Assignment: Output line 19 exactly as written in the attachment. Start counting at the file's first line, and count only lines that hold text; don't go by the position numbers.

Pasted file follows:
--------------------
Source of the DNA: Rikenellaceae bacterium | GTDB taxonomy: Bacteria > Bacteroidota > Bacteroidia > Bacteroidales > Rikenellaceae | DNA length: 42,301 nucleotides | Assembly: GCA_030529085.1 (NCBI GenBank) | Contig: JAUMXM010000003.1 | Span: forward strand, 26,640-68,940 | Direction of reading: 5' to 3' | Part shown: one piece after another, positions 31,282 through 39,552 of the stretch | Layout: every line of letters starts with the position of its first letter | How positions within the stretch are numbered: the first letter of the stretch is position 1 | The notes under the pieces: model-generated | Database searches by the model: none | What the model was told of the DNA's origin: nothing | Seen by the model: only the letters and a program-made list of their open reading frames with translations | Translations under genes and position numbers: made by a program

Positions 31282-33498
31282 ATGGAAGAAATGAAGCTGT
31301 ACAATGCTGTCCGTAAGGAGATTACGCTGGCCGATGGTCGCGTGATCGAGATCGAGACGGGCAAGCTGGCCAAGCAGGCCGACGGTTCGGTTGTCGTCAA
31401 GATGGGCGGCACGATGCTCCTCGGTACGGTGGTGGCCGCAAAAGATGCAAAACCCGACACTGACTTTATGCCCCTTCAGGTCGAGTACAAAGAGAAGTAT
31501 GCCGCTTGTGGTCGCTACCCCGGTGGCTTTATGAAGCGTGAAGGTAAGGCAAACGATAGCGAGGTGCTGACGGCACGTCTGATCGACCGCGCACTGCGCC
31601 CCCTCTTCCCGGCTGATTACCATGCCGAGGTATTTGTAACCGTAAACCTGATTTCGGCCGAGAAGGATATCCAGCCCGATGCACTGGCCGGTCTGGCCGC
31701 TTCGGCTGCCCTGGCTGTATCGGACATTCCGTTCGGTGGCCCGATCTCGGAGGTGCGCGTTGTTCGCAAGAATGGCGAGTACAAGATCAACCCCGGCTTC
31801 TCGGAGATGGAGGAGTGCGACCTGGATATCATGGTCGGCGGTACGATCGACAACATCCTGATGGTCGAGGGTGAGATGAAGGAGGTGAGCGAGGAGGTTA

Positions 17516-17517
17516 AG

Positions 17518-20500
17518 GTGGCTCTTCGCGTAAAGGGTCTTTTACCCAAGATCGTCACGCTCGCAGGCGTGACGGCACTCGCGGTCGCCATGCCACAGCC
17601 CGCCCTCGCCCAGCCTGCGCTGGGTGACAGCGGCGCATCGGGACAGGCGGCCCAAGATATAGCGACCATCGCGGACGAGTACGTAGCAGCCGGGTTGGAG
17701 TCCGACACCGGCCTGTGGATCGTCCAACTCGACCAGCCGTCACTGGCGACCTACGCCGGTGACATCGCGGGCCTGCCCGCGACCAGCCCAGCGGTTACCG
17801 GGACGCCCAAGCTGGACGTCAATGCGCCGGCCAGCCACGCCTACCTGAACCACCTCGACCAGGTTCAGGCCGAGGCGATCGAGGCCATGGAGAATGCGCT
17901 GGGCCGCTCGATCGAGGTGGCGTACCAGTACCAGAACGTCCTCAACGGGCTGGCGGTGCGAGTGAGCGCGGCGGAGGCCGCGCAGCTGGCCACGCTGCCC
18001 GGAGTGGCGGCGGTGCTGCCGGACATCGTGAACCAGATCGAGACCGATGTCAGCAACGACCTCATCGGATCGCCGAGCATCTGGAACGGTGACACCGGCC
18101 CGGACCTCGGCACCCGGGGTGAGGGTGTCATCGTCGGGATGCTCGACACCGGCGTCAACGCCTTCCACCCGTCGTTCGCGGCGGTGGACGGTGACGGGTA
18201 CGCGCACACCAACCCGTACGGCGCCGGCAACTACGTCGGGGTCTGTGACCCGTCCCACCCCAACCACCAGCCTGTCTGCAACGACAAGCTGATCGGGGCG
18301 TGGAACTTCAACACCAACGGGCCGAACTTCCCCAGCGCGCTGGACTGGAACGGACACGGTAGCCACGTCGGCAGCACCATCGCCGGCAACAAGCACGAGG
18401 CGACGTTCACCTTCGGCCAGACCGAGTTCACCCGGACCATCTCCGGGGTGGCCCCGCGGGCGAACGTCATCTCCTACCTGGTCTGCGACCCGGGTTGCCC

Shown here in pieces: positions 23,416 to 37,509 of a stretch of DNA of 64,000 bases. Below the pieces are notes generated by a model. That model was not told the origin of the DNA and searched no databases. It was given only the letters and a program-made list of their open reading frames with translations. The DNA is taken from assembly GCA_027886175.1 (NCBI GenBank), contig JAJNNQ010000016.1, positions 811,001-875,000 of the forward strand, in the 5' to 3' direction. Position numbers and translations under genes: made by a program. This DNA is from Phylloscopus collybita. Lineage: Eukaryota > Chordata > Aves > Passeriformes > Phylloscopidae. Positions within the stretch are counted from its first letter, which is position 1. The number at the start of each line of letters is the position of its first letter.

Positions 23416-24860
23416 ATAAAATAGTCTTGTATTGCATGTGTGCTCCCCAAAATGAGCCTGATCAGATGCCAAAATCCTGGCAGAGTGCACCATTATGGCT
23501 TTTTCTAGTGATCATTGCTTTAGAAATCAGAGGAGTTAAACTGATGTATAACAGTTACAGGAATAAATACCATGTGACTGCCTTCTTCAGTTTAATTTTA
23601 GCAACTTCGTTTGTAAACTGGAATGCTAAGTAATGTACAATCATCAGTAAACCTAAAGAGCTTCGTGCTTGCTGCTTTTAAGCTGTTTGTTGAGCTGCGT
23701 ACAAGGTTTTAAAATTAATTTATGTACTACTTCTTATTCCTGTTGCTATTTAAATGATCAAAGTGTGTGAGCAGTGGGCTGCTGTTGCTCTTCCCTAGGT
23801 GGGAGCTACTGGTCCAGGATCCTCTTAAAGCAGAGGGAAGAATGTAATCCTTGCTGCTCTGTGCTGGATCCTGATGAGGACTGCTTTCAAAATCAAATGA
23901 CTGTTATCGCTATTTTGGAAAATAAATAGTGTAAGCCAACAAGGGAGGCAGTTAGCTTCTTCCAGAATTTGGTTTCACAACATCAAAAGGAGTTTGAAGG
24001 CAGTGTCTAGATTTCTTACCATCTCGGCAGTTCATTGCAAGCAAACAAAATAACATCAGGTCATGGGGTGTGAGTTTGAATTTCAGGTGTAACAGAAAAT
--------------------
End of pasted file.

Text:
18101 CGGACCTCGGCACCCGGGGTGAGGGTGTCATCGTCGGGATGCTCGACACCGGCGTCAACGCCTTCCACCCGTCGTTCGCGGCGGTGGACGGTGACGGGTA